Golden Star
Chrysogonum virginianum 'Pierre'


A great ground cover for sun or shade! Soft green triangular leaves create a perfect backdrop for star-shaped golden flowers. Long-blooming variety with strong foliage and clump-forming habit. In mild winters, foliage can remain evergreen. Good for underplanting, or for edging in the perennial border and along a woodland path. May be used in a rain garden, where it will naturalize. Easy to grow and maintain. Prefers moist soils but tolerates drier soils if protected from sun. Can withstand limited foot traffic.  

New England Aster
Aster novae-angliae
'Purple Dome'


Compact heavy blooming variety, that provides a welcome burst of late season color. From late summer to mid-fall, is covered with semi-double, deep purple, daisy-like flowers. Attracts butterflies. Great as a border specimin and for cut flowers, which have exceptionally long vase life. Beautiful planted in mass.  

'Mercury Rising'


The first truly hardy, red-flowering Coreopsis! Abundant deep cherry-red single flowers bloom from June to October over fine-textured foliage.  Some flowers may appear frosted in creamy-white. Branches well and spreads to 3 feet. Excellent for massing or as a specimen plant; towards the middle of a sunny border; or in containers. Attracts butterflies.  

Asparagus officinalis
'Jersey Knight'


Superior, extremely vigorous, productive, all-male variety with excellent flavor, and large succulent spears.  Produces premium quality spears that despite being up to 1" thick are tender and sweet. Easy to grow and disease resistant.  Once established, a bed can produce for up to 15 years.  
Lavandula angustifolia

DR  E  P

Low-growing shrub-like perennial.  Features aromatic silvery-gray vegetation topped in summer with stems of showy, fragrant, white to purple-violet hued flowers.  A favorite for herb gardens or in the perennial border. Attracts butterflies.  Drought tolerant when established.  Excellent in fresh or dried arrangements. Use in cooking, sachets, potpourri and baths.

Origanum vulgare

DR  E  P

Aromatic and popular culinary herb, with oval, dark green leaves and spiky white to pink flower stalks.  Easy to grow in the garden.  Makes a nice edging plant and ground cover, requiring little maintenance.  High in antioxidants, and useful for relieving headaches and coughs.

Rosemarinus officinalis

DR  E  P

One of the most popular herbs for the garden! Shrub-like herb with intensely fragrant evergreen needle-like leaves used fresh or dried for cooking, and for aromatic oil. Individual branches of most rosemaries are held upright at various heights, creating a tight but interestingly irregular habit. Long-lasting, fragrant light blue flowers attract butterflies, bees and hummingbirds. Fragrant branches can be used for dried arrangements or in cut flower bouquets. Drought tolerant. This is a tender perennial that should be grown in containers or dug up and potted, and brought inside for winter.  Container plants are attractive additions to patios, decks and other sunny areas around the home. Leaves and flowers can also be used in sachets.   
Salvia officinalis 

DR  E  P

Common sage is grown for both its culinary properties and its excellent ornamental qualities, including it showy, profuse flowers. It's a compact, many branched shrubby perennial, with evergreen strongly aromatic grey-green leaves that are used fresh or dried in cooking. Whorls of two-lipped, lavender-blue flowers (to 1 inch long) in long, upright spikes appear in late spring.  A natural for containers or small hedges. Very easy to grow, performing nicely in the garden and attracting butterflies, bees and hummingbirds. A standard in the herb garden, it's also effective mixed with perennials in borders, cottage gardens, and in wild or naturalized plantings. Drought tolerant. Leaves can also be used in potpourris.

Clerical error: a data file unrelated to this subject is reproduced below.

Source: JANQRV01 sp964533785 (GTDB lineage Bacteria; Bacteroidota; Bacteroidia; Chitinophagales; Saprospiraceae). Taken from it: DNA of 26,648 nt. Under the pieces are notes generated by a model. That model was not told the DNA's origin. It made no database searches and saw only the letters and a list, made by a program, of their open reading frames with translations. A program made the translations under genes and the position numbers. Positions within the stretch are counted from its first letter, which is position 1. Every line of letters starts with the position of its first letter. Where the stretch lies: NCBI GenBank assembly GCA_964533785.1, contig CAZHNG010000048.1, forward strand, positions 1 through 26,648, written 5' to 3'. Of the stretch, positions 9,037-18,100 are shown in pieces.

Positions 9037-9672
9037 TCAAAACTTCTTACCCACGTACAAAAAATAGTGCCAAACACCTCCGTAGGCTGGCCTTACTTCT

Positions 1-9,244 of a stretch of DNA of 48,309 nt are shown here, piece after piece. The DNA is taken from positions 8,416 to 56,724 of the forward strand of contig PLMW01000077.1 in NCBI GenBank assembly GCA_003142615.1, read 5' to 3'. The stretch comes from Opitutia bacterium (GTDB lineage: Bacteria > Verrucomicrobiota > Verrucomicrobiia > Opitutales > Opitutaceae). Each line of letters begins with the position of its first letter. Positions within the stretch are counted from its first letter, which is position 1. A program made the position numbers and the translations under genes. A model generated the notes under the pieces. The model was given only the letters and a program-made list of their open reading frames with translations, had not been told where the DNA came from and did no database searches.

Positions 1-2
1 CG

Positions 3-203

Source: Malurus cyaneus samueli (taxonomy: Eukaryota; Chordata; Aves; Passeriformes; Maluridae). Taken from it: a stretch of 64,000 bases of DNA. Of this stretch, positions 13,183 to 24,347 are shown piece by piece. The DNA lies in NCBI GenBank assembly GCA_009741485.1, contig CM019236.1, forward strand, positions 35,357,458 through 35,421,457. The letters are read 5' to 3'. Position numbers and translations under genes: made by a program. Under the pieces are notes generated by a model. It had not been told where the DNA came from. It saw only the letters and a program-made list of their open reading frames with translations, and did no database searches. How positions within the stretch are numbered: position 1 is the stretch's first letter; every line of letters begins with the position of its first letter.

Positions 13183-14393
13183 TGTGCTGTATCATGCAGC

Thymus vulgaris

DR  E  P

Easiest herb to grow! This generally upright, woody-based perennial is grown primarily as a culinary herb. Highly aromatic needle-shaped green leaves reach their peak just before plants flower. Whorls of tiny, tubular pink to lilac flowers appear on stem ends in late spring to early summer. Foliage forms dense, ground-hugging mats. Perfect as a low spreading ground cover in rock gardens, rock walls, in between flagstones or simply planted in the garden. Tolerates moderate foot traffic. Drought tolerant once established. Attractive to butterflies and bees. Use fresh or dried in cooking, and for teas, potpourri and baths.

Lady Fern
Athyrium angustum forma rubellum
'Lady in Red'

CT  DR  


This attractive New England Wildflower Society selection with delicate, lacy light green elliptic fronds and contrasting vibrant burgundy-red stems is a standout in the shade garden! A breathtaking flush of new fronds appears in the spring, with new leaves appearing throughout the season for a continuously fresh look. Hardy and easy to grow, with slow spreading habit (spreads about 3 feet in 5 years). Excellent choice for woodland gardens, shade gardens or shaded border fronts. Good for cutting for flower arrangements.  

Maidenhair Fern
Adiantum pedatum 'Miss Sharples'


Beautiful, compact Maidenhair fern with fluffy pale green, fan-shaped leaves and dark colored stems. Delicate little fiddleheads emerge copper-pink, and open to bronzy-chartreuse foliage that ages to golden green. Enjoys moisture and can be used along waterways, water features or any moist garden area. Also very effective planted in rockeries or crevices in stonewalls.